Somebody I Used to Know
Dementia is the biggest killer in Britain, yet we know so little about it – this book is the first to explain what is happening from the inside.
Wendy Mitchell managed rosters for hundreds of nurses in the NHS, raised her daughters single-handedly and spent her weekends running and climbing mountains. And then slowly, what she found at the top of those peaks was not clear, unencumbered views, but a mist that had settled deep inside the mind she once knew so well. She didn’t know it then, but dementia was starting to take hold.
In 2014, at the age of fifty-eight, Wendy was diagnosed with early-onset Alzheimer’s. What lay ahead was scary and unknowable: forced into early retirement, Wendy discovered a chronic lack of understanding about the diagnosis. But she was determined to outwit it for as long as she could. She continues to live independently, surrounded by yellow post-it notes to remind her of routines and a memory room where she displays photos and labels of her daughters and friends. And her sunny outlook persists.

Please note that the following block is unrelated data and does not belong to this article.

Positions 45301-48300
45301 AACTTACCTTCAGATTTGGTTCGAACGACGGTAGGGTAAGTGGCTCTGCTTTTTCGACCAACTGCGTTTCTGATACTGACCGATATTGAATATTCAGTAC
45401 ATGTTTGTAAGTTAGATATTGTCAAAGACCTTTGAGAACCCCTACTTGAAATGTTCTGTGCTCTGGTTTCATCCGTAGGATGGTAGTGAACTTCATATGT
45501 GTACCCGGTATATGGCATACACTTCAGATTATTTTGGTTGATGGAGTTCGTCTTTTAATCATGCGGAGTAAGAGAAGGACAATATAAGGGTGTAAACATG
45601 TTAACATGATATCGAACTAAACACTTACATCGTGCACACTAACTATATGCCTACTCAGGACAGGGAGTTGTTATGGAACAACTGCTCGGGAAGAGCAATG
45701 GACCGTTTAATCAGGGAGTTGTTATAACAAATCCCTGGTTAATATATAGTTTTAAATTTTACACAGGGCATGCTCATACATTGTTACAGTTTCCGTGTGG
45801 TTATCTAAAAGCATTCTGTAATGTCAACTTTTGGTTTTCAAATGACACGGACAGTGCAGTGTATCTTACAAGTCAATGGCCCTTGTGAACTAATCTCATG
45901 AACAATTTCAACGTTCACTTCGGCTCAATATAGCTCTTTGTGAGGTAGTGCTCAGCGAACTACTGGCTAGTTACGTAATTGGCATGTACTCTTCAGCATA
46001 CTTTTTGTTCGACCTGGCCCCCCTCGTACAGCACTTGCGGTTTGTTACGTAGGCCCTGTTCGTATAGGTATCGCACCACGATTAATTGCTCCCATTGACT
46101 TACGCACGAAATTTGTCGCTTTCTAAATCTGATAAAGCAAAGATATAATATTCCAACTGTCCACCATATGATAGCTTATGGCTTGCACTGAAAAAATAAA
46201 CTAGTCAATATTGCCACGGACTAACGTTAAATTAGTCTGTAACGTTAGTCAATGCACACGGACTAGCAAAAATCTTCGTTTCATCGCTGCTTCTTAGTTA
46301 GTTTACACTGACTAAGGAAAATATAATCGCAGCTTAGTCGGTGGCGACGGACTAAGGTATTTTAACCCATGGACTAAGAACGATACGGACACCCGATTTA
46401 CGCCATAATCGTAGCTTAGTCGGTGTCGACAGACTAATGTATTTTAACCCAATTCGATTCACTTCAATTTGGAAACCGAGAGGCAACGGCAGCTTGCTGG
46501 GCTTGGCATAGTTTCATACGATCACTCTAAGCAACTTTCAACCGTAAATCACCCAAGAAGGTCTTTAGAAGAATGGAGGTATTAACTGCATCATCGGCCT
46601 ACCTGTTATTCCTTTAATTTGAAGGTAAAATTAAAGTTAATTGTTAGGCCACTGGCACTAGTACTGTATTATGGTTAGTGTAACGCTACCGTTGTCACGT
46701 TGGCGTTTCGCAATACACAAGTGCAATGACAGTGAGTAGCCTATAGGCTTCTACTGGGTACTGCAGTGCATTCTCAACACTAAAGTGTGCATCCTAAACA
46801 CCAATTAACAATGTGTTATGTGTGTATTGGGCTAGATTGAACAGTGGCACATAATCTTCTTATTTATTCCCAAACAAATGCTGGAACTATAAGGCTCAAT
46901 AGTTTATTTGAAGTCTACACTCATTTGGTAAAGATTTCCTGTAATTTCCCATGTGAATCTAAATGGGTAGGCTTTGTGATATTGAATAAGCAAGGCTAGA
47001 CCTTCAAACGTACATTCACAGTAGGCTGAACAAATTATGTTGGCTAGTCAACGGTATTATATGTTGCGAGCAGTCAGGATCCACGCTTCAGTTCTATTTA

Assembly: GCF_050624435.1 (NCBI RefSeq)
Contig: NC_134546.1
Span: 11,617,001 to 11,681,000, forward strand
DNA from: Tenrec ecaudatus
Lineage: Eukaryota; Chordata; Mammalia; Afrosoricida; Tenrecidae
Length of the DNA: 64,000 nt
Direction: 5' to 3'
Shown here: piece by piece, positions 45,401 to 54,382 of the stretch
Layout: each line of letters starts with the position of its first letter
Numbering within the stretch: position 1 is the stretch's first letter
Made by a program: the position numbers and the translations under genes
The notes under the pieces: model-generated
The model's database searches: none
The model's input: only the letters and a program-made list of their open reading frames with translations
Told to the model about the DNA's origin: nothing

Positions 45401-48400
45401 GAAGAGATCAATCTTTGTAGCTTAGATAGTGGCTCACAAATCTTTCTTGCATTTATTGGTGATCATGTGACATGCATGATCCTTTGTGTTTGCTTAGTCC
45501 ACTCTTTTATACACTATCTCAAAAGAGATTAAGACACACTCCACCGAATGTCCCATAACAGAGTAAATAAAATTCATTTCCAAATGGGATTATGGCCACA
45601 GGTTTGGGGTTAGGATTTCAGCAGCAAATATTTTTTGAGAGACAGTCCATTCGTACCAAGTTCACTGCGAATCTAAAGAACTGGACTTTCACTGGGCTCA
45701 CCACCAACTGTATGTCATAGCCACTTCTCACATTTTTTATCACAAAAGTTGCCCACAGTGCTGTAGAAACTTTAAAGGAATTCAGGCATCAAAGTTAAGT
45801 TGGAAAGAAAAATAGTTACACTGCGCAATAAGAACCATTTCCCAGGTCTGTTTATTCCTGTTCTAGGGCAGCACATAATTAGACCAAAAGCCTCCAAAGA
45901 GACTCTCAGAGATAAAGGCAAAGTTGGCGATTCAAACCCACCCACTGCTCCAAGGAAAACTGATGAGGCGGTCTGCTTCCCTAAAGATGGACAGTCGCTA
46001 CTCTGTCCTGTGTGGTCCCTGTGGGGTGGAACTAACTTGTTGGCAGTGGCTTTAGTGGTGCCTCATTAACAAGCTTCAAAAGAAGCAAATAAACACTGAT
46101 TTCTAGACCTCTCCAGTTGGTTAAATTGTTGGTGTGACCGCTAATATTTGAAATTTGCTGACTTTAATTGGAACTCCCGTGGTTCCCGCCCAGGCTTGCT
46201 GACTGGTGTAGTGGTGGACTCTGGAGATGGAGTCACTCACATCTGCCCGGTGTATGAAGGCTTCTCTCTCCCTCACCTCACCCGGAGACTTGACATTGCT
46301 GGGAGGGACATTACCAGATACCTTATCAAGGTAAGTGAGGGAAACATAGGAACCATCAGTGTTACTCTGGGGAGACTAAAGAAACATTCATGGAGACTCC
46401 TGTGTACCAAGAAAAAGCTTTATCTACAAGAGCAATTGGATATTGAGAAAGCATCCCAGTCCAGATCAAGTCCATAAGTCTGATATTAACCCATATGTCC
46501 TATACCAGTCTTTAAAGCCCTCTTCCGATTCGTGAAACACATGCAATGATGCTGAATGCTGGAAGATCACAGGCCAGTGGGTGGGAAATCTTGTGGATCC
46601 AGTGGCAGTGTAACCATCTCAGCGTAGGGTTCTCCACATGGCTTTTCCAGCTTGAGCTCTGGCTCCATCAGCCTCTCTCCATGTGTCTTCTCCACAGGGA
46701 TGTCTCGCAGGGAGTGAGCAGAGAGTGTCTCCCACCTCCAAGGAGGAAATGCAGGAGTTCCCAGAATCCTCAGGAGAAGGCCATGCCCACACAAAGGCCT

Somebody I Used to Know is a beautiful and inspiring testament to one woman’s indomitable spirit. A book about holding on to what is most important in life, it will provide hope for those living with dementia and insight for those supporting others with the diagnosis. The first of its kind, it chronicles the cruel ways that Alzheimer’s dissembles a life as well as the surprising ways that it heightens the everyday – and even magnifies love.